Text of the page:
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used in The Iliad by Homer - (translated by: Pope)

11 uses
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lying down face upward
  • Supine he tumbles on the crimson sands, Before his helpless friends, and native bands, And spreads for aid his unavailing hands.
    Book 4 (95% in)
  • Wild with his pain, he sought the bright abodes, There sullen sat beneath the sire of gods, Show'd the celestial blood, and with a groan Thus pour'd his plaints before the immortal throne: "Can Jove, supine, flagitious facts survey, And brook the furies of this daring day?
    Book 5 (95% in)
  • Supine he fell: those arms which Mars before Had given the vanquish'd, now the victor bore: But when old age had dimm'd Lycurgus' eyes, To Ereuthalion he consign'd the prize.
    Book 7 (34% in)
  • This said, Pisander from the car he cast, And pierced his breast: supine he breathed his last.
    Book 11 (22% in)
  • Antilochus, as Thoon turn'd him round, Transpierced his back with a dishonest wound: The hollow vein, that to the neck extends Along the chine, his eager javelin rends: Supine he falls, and to his social train Spreads his imploring arms, but spreads in vain.
    Book 13 (66% in)
  • Oilean Ajax first his javelin sped, Pierced by whose point the son of Enops bled; (Satnius the brave, whom beauteous Neis bore Amidst her flocks on Satnio's silver shore;) Struck through the belly's rim, the warrior lies Supine, and shades eternal veil his eyes.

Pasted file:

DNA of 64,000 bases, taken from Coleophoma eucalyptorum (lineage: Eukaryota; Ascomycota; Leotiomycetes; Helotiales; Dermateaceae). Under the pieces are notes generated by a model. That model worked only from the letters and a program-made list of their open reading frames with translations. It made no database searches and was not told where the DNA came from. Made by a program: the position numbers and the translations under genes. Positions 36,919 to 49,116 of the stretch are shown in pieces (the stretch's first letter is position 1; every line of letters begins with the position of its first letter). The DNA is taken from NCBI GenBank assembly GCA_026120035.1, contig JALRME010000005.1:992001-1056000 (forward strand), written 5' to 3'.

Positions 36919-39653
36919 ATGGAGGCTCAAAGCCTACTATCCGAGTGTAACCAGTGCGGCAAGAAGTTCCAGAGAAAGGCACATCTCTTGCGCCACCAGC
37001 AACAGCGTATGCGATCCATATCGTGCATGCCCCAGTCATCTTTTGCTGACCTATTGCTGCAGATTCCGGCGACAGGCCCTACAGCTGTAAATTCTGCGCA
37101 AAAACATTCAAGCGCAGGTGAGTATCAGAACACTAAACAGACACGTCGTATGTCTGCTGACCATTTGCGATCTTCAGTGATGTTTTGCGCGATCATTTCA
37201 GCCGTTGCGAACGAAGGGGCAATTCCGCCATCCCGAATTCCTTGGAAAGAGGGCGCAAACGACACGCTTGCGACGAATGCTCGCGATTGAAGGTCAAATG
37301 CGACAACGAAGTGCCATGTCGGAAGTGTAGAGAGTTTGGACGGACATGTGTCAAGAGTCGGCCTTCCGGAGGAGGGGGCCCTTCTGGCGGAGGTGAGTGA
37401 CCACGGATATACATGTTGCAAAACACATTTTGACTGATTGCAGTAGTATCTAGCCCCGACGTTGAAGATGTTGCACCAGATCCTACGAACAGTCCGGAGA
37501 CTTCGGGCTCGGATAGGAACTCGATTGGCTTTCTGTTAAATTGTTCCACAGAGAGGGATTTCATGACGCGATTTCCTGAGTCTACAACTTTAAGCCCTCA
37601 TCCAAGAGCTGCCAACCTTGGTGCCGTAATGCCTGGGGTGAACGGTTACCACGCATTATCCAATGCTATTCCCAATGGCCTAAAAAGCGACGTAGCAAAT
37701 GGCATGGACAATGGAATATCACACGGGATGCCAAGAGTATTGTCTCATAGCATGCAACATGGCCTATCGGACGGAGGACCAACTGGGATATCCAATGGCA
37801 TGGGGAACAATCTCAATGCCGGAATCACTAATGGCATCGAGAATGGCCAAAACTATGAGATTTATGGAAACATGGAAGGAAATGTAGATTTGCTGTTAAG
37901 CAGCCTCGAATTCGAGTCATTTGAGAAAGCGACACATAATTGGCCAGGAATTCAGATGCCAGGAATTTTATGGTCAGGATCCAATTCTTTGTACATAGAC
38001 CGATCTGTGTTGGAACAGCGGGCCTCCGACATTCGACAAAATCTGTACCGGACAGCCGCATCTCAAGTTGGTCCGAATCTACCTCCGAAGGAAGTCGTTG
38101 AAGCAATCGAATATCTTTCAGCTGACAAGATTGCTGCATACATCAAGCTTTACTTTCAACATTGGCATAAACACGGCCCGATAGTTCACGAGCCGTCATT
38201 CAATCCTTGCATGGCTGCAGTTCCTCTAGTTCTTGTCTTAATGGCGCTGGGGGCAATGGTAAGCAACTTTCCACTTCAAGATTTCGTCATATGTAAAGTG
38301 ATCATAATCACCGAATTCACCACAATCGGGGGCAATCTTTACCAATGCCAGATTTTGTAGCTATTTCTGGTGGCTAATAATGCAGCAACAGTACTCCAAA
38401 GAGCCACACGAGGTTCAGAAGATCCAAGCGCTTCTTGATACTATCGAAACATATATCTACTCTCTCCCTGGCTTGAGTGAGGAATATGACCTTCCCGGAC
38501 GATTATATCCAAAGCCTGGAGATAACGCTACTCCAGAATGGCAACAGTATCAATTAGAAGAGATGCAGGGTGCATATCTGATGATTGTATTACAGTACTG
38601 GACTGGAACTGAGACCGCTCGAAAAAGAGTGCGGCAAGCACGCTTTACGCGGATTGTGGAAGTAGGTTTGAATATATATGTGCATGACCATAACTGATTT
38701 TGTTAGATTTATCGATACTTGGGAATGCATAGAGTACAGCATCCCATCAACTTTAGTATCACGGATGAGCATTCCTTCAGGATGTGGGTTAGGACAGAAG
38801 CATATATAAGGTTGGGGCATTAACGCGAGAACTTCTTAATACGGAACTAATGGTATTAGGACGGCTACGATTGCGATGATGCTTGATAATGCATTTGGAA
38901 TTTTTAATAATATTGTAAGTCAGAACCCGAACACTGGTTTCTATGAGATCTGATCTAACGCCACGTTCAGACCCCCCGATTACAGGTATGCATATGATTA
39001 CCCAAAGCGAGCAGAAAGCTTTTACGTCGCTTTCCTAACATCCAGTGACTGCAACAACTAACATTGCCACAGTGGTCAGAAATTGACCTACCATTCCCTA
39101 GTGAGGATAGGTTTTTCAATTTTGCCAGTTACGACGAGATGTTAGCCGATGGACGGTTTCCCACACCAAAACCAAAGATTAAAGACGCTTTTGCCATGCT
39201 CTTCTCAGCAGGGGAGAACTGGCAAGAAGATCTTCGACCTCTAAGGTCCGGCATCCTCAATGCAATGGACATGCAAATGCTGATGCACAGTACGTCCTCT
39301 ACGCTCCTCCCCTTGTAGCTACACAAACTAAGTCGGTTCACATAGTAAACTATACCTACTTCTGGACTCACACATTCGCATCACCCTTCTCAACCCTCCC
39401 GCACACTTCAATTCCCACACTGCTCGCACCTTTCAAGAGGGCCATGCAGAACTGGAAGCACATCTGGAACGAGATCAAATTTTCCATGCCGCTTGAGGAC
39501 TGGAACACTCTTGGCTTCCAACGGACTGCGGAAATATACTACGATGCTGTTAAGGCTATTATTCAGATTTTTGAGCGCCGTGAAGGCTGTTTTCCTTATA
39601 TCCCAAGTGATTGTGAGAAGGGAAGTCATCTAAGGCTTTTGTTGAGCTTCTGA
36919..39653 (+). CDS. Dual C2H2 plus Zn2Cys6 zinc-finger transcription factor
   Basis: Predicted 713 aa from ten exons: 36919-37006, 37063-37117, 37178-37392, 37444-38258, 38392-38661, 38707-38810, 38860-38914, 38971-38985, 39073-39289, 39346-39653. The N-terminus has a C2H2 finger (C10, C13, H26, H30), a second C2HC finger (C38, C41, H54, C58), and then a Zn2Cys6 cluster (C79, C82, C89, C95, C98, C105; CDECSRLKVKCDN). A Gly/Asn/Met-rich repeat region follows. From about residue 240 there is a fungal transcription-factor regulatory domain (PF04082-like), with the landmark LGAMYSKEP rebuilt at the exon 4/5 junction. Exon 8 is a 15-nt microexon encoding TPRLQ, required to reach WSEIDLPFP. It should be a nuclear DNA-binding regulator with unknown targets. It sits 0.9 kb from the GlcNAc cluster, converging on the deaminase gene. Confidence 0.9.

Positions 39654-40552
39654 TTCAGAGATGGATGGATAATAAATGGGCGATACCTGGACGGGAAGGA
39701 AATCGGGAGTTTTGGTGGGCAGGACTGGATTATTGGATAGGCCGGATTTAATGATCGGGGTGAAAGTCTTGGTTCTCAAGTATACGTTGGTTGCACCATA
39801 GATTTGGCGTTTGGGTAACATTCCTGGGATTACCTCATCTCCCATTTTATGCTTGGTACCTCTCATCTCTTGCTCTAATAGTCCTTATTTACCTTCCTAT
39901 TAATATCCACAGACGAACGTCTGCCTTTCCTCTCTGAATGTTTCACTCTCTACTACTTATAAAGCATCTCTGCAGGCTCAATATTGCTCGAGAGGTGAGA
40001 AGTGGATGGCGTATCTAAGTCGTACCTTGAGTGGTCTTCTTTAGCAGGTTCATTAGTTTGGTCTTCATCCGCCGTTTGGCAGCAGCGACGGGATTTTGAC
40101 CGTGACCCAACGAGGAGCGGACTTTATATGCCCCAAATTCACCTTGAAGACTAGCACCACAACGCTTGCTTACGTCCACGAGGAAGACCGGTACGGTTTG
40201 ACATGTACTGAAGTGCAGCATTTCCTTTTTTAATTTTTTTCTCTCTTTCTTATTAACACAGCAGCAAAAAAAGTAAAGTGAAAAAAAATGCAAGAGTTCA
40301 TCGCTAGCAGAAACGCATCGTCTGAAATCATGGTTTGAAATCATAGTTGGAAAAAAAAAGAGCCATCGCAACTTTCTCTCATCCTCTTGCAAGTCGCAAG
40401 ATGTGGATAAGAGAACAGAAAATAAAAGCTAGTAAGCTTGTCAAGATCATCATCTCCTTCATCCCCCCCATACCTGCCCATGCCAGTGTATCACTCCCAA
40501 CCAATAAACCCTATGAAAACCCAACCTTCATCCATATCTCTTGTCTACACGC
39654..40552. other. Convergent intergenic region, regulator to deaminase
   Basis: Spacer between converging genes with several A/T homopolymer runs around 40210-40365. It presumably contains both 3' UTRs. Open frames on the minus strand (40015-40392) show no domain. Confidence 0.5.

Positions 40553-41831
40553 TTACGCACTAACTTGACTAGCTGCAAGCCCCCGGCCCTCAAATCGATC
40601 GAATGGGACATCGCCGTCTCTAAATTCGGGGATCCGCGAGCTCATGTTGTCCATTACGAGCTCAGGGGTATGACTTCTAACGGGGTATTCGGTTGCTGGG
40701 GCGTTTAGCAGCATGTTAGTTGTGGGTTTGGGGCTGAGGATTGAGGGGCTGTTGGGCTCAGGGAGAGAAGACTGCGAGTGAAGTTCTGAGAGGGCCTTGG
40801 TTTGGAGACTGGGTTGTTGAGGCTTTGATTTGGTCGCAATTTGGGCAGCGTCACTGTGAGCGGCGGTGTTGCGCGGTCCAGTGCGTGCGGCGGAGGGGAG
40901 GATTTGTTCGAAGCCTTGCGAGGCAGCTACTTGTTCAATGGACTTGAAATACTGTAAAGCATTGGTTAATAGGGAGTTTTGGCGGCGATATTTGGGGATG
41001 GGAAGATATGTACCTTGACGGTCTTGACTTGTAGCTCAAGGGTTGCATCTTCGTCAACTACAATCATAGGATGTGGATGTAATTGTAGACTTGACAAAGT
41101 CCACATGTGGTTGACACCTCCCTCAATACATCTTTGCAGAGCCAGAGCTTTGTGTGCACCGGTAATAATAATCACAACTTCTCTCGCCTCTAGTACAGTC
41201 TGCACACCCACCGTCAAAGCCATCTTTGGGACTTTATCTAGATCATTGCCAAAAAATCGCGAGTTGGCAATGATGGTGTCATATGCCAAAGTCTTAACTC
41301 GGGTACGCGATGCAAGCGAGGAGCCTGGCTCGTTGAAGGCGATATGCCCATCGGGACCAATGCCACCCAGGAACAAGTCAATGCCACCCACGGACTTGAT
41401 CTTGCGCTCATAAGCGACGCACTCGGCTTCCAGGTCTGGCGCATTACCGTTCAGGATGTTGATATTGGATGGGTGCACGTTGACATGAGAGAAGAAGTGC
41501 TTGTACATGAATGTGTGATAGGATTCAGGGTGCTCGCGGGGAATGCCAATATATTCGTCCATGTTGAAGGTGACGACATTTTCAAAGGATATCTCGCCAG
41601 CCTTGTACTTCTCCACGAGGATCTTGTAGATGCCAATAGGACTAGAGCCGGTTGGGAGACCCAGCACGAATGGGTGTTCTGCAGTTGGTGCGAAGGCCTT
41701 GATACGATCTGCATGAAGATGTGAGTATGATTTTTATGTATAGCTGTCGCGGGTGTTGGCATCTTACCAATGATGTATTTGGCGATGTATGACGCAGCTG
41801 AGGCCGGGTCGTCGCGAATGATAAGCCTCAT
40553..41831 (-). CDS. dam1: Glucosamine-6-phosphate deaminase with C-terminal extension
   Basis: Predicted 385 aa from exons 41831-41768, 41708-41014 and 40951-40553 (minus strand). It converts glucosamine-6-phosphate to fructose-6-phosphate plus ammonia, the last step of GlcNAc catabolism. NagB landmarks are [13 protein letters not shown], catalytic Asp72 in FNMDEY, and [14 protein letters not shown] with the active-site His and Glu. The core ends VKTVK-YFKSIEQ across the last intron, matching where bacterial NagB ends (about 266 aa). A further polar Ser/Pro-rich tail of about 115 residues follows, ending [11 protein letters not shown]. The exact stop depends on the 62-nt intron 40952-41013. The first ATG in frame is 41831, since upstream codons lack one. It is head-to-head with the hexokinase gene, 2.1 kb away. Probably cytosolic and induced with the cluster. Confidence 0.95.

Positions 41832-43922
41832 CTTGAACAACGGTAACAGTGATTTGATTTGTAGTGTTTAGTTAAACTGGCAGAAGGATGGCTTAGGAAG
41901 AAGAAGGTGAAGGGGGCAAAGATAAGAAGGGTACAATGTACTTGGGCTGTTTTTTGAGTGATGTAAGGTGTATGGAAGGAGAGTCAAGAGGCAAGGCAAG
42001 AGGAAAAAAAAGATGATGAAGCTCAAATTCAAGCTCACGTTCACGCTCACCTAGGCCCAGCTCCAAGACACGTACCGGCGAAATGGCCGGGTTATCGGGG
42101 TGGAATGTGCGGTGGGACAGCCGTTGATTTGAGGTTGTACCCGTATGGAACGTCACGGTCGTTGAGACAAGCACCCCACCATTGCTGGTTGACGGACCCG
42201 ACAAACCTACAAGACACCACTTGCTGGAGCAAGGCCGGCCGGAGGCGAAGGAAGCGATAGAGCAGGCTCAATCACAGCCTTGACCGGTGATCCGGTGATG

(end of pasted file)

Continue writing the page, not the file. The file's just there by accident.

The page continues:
Book 14 (85% in)
  • Against the margin of his ample shield He struck his hasty foot: his heels up-sprung; Supine he fell; his brazen helmet rung.
    Book 15 (86% in)
  • Then as the mountain oak, or poplar tall, Or pine (fit mast for some great admiral) Nods to the axe, till with a groaning sound It sinks, and spreads its honours on the ground, Thus fell the king; and laid on earth supine, Before his chariot stretch'd his form divine: He grasp'd the dust distain'd with streaming gore, And, pale in death, lay groaning on the shore.
    Book 16 (58% in)
  • Supine, and wildly gazing on the skies, With faint, expiring breath, the chief replies: "Vain boaster! cease, and know the powers divine!
    Book 16 (97% in)
  • He said; and, straining, heaved him off the ground With matchless strength; that time Ulysses found The strength to evade, and where the nerves combine His ankle struck: the giant fell supine; Ulysses, following, on his bosom lies; Shouts of applause run rattling through the skies.
    Book 23 (80% in)
  • And now supine, now prone, the hero lay, Now shifts his side, impatient for the day: Then starting up, disconsolate he goes Wide on the lonely beach to vent his woes.
    Book 24 (4% in)

There are no more uses of "supine" in The Iliad by Homer - (translated by: Pope).

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